Crime novelist Patricia Cornwell takes the stand in suit against former accounting firm

Best-selling crime novelist Patricia Cornwell testified Friday she was never aware her former financial management firm had invested her money in an “aggressive growth” fund against her wishes and that her signature on a financial document had been forged.

Cornwell, taking the stand for the first time in her federal lawsuit against the firm and its former principal, said she had told Evan Snapper and his colleagues at Anchin, Block & Anchin that she was earning enough money and wanted to invest conservatively. But she told the jury she later discovered Anchin had invested some of her fortune in riskier ventures.

Cornwell is suing the company for negligence, saying it cost her tens of millions in losses or unaccounted revenue from 2005 to 2009.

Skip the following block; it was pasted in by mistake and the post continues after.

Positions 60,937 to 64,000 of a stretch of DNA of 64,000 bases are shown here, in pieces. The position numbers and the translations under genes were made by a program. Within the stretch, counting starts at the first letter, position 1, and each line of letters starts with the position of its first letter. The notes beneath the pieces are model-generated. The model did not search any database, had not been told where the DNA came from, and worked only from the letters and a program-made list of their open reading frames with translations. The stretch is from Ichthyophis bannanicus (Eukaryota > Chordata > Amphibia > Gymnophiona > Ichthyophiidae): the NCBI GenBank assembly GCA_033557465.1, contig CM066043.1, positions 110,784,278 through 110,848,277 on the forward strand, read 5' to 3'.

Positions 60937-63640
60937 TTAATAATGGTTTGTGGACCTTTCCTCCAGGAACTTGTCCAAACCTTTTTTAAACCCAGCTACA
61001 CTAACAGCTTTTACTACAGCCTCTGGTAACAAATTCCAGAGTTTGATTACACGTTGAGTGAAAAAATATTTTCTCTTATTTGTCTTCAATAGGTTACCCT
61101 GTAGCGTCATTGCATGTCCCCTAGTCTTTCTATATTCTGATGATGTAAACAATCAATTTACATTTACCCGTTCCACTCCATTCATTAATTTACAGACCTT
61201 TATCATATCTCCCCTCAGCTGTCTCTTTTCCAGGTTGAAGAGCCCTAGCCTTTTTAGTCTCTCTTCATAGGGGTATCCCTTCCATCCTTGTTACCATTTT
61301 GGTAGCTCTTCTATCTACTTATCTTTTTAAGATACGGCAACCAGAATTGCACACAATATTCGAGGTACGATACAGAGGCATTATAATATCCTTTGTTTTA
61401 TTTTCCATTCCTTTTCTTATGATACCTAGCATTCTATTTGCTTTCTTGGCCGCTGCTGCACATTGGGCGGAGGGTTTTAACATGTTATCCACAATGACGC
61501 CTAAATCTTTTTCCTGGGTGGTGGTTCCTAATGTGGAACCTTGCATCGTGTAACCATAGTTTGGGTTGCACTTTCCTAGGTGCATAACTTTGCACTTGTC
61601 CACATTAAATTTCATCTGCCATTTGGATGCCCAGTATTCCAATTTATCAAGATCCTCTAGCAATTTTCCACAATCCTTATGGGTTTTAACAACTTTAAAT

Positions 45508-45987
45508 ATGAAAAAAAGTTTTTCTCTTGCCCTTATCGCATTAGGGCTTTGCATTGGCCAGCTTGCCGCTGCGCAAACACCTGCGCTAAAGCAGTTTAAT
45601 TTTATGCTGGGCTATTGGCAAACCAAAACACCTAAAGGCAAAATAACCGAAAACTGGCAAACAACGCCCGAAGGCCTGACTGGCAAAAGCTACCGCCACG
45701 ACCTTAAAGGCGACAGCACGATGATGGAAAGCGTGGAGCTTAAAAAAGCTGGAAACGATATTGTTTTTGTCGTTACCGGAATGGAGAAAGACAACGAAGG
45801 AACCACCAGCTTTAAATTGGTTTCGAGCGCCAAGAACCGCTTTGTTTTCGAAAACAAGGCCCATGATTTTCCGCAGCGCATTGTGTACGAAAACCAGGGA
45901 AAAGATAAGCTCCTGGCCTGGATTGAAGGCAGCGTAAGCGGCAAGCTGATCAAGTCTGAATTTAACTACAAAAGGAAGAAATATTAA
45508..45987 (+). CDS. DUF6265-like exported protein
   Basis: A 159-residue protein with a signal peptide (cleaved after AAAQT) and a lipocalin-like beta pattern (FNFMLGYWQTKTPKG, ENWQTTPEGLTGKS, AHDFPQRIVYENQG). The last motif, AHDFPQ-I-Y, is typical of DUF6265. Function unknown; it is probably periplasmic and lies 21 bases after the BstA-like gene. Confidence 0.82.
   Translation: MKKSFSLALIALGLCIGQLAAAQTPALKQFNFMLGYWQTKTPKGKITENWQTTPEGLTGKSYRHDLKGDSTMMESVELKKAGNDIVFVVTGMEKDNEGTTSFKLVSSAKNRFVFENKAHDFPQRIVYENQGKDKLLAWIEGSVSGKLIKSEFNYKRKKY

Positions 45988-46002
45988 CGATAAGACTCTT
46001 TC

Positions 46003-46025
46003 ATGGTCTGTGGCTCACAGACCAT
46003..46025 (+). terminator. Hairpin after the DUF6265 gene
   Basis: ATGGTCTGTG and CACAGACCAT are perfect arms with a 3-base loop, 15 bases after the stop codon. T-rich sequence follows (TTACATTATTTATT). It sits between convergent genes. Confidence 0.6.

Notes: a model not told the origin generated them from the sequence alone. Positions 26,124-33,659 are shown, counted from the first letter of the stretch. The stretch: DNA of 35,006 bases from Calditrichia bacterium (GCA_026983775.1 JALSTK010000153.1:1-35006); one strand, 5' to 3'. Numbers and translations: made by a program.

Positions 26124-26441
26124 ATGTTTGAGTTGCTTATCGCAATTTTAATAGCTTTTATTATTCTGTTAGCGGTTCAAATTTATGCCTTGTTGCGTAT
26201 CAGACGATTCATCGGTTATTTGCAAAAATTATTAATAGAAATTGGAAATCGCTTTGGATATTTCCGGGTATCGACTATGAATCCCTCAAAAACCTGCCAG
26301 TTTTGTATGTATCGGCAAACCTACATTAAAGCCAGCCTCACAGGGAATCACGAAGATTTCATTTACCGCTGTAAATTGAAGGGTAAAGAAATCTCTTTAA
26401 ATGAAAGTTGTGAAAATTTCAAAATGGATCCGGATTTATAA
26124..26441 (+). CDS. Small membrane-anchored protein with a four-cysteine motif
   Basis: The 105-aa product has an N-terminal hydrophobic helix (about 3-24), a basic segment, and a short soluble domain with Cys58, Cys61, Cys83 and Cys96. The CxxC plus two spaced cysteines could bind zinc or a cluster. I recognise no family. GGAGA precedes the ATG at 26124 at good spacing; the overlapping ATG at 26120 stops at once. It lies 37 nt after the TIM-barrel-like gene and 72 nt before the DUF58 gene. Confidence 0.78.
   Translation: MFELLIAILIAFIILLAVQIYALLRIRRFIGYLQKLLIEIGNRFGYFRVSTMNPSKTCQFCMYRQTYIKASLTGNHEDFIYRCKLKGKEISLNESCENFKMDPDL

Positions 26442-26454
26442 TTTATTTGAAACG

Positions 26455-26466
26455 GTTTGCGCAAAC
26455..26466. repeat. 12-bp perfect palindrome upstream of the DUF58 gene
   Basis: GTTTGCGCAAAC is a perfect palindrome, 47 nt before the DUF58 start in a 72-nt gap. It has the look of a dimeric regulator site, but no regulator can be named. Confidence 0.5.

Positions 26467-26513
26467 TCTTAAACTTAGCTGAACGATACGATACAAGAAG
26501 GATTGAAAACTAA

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Under questioning from her lawyer, Joan Lukey, Cornwell, 56, said she paid little attention to her finances, and rarely looked closely at investment reports. But when she reviewed a summary of her expenses in 2007, she was dismayed to learn Anchin was billing her twice — once for business expenses and once for personal.

“We were unnerved,” Cornwell said, referring to herself and her wife. “We didn’t know at that time we were being billed personally.”

In an sharply worded e-mail to Snapper, Cornwell called the fees “stunning and unacceptable,” and said she was angry she hadn’t been notified of the increase.

In her testimony, which came as the trial nears the end of its fifth week, Cornwell said she entrusted Snapper with wide responsibility over her finances, including “all real estate transactions.”

Lukey and Cornwell also sought to dispel the defense’s claims that she had spent large sums on a lavish lifestyle, contending that a small fraction of her income was spent on luxury items and that much of her spending was necessary for her research and writing.